He found himself in the thick of the fighting to recapture buildings along the famous River Liffey. The nurses stayed safe in a hotel room but were "a little scared as a stray bullet occasionally whistled through their window".

Chapman wrote later: "Given rifle and ammunition and had to fight enemy in the streets. Nearly got hit several times. Only a few casualties on our side." He later returned to the Western Front, was wounded but survived.

Davis and a friend were ordered to join 70 men taking arms and ammunition to Dublin Castle and described how a volley of rifle shots rained down on the party from buildings the rebels occupied. "Around us bullets pinged and broken glass clattered onto the footpath.

"The horses bolted and vanished into the darkness and the troops did likewise."

Davis and his friend ducked for cover and stayed put until the firing dropped away and they could escape.

Mr Kildea found the diary of Private Davis, who described how the soldiers made the best of a bad job — "but we would prefer to be anywhere but this unenviable city".

Chapman and a mate teamed up with two Australian nurses sightseeing during their leave and were marched off their train and into action when they arrived in Dublin.

He found himself in the thick of the fighting to recapture buildings along the famous River Liffey. The nurses stayed safe in a hotel room but were "a little scared as a stray bullet occasionally whistled through their window".

Chapman wrote later: "Given rifle and ammunition and had to fight enemy in the streets. Nearly got hit several times. Only a few casualties on our side." He later returned to the Western Front, was wounded but survived.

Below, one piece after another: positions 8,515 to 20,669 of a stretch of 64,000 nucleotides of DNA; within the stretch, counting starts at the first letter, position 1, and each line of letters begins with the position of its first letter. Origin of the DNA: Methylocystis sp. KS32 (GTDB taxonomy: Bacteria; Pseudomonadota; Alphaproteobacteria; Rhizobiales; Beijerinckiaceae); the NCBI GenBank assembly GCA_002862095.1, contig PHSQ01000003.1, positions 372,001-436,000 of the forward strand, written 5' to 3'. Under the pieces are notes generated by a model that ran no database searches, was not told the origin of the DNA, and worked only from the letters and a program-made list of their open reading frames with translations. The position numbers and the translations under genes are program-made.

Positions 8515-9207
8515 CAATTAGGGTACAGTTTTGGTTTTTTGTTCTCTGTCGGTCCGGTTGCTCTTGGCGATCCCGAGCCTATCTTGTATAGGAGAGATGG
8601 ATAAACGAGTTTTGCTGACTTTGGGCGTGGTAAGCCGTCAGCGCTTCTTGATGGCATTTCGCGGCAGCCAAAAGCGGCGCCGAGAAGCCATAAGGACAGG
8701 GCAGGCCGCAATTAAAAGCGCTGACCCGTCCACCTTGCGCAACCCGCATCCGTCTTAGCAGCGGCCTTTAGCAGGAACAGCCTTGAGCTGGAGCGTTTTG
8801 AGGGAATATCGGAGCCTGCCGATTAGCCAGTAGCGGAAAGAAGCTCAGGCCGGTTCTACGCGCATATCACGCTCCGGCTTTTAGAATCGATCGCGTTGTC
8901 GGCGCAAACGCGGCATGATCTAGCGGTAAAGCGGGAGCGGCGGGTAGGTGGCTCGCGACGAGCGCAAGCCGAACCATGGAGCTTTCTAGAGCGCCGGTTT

Davis and a friend were ordered to join 70 men taking arms and ammunition to Dublin Castle and described how a volley of rifle shots rained down on the party from buildings the rebels occupied. "Around us bullets pinged and broken glass clattered onto the footpath.

"The horses bolted and vanished into the darkness and the troops did likewise."

Davis and his friend ducked for cover and stayed put until the firing dropped away and they could escape.

http://www.theage.com.au/news/national/diggers-bloody-role-in-irish-uprising/2007/08/14/1186857511716.html
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ironmarc



Geregistreerd op: 27-2-2005
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BerichtGeplaatst: 20 Aug 2007 12:43    Onderwerp: Reageer met quote

erg interesant stuk Regulus, thanx!
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patten



Geregistreerd op: 3-10-2006
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BerichtGeplaatst: 20 Aug 2007 19:47    Onderwerp: Reageer met quote

mooi gegeven beste regulus ik wist dat helemaal niet wat er ginds gebeurde en idd het moet voor de aussie's niet leuk geweest zijn
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laat ons de belgische gesneuvelde soldaten nooit vergeten wat er ook moge gebeuren...... diksmuide...merkem....nieuwpoort ..... de ijzer !!!